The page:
Founded towards the end of 2011, Kaiserdisco’s KD Music imprint came to life after three years of increasing dancefloor dominance through the partnership of Patrick Buck and Frederic Berger. Leo Weaver explores 10 topics in this Q&A back and forth with Patrick and Frederic, shining more light on their inner workings, their labels’ missions and more.
Leo Weaver: What is your “mantra/mission” for both labels?
Kaiserdisco: We always ask ourselves the same question when we are listening to demos. I guess it would be: Would we play it and would we buy it?
LW: What are the differences between the two labels?
KD: When we started KD Music end of 2011, we wanted to present a mixture of cool tech house and groovy techno, which was that kind of sound that we played at the time. But our sound has changed a bit over the last 4 years and became a bit harder and raw. That’s why we decided to start KD RAW. So today, we are looking for cool Tech-House with a touch of Techno for our label KD Music and some raw twisted techno for KD RAW.
LW: What would you say are the difficulties or obstacles in operating an independent label in today’s electronic dance music environment?
KD: There are many obstacles. You need to know a lot of people in the business. You need to spend money for press agencies and promotion platforms that can help get you the content you need for each release, so that the distributors like Beatport, Traxsource and so on give you the feature on their websites. The difficulties is that everyone is doing the same, it’s a bit like playing the lottery in a way, as you are never sure of whether a release that you might really love is going to be successful, no matter how much time, energy or money you put into it.
LW: How to does Kaiser Music and Kaiser Raw select it’s artists to release?
KD: Usually we check all the demos that artists send to us, and when we find a good one we like, we’ll reach out to the artist and talk about which label we think it fits best for a release. Once all in order and both parties are happy, we sent out the contract and get to work. We also ask artists that we really like to send us their new stuff they are working on, so we can pick out anything that we like. It’s nice to be able to offer a platform for new artists and help them release some of their music. So, as you can see its more about selecting good music, instead of specific artists.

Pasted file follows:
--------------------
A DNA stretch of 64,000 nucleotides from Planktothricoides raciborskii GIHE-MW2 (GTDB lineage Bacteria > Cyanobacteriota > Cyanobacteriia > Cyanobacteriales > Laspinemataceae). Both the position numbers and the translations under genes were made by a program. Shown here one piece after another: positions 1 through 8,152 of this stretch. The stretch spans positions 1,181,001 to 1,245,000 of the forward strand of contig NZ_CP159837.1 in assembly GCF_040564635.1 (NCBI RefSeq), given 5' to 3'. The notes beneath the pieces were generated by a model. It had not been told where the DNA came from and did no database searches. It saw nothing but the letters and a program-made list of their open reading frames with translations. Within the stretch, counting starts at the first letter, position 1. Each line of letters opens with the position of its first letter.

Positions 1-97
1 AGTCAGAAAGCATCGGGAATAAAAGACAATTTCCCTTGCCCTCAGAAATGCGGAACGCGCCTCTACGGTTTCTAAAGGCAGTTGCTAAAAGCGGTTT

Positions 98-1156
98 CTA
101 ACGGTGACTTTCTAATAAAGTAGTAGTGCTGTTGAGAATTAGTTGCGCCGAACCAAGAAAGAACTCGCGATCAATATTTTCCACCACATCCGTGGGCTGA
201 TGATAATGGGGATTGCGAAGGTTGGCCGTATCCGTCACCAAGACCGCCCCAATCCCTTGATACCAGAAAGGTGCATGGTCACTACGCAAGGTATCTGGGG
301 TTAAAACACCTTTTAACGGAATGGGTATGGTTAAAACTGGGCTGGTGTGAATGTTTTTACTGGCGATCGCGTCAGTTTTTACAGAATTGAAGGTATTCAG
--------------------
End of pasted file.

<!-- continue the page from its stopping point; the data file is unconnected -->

LW: “Pirated” music is at an all-time high. How are you, as label owners and recording artists, combating this?
KD: We have hired an agency that are trying to take down all the illegal links but at the end of the day, you can only really look to find a way of working with them, as unfortunately it’s not always that easy to put an end to it.
LW: How do you support the artists on your roster(s) to ensure success in sales, terrestrial and digital radio airplay and performance opportunities?
KD: Of course, we play the tracks in our sets when on the road, and also chart support is a must for us, as it helps spread the word on a new release. We also have a monthly radio show which is broadcast on over 60 radio stations all over the world, so that’s a good way to introduce new music to a larger market. Both labels also have a proper DJ promotion service which includes a lot of radio stations and clubs too. Feedback on these is important and useful for both label and artists. We push a lot of media platforms and socials, sometimes with the help of our PR agency.
LW: How to see the music label business model evolving, currently and into the future?
KD: The whole business is changing at the moment. When we started everything was about selling music and now it is more and more about streaming music. Especially with younger people not being interested in owning music these days, and they are more willing to pay a monthly fee to have access to stream music wherever they are online. So now and in the future, is it getting more and more important to be more visible and available via all streaming platforms, not forgetting the playlists too – they can bring huge potential to a release when featured on the right ones.
LW: Typically, how many releases do you project to put out in the marketplace annually?
KD: We do try to have one release out every month on KD Raw and then another on KD Music, but that’s not always the case. Sometimes we have a break and there maybe a month when we do not release anything, due to not having the right tracks. In our opinion it’s a better decision to have nothing out instead of something you don’t really believe in.
LW: What are you most excited about for your label(s) in 2018 and beyond?
KD: We signed a couple of really nice tracks for 2018 already and after our own EP, ‘Hybrid Animals,’ which came out in March, we just released a great three-track EP by an artist called Fractious. We also decided to release out own productions primarily on our own imprints, again to push the label a little more but to also reach out goal and to tour and organise our own label branded showcases in the future.
LW: What advice would you give to an artist/producer with aspirations of starting an independent record label, based on your experiences, successes and failures?
KD: Our advice is to not get into this for the money, because you probably won’t be earning a lot at all, especially in the beginning. Do it because you love it and have a passion for music. Keep in mind too that it will cost a lot of time, money and energy to make it work if you want to do this professionally. I think a lot of people outside of the industry think this is an easy job and they can walk right into it. But that said, if you really want to do it, do it with all your blood, sweat and tears and then you’ll be OK. And yes, there will be a lot of all 3.
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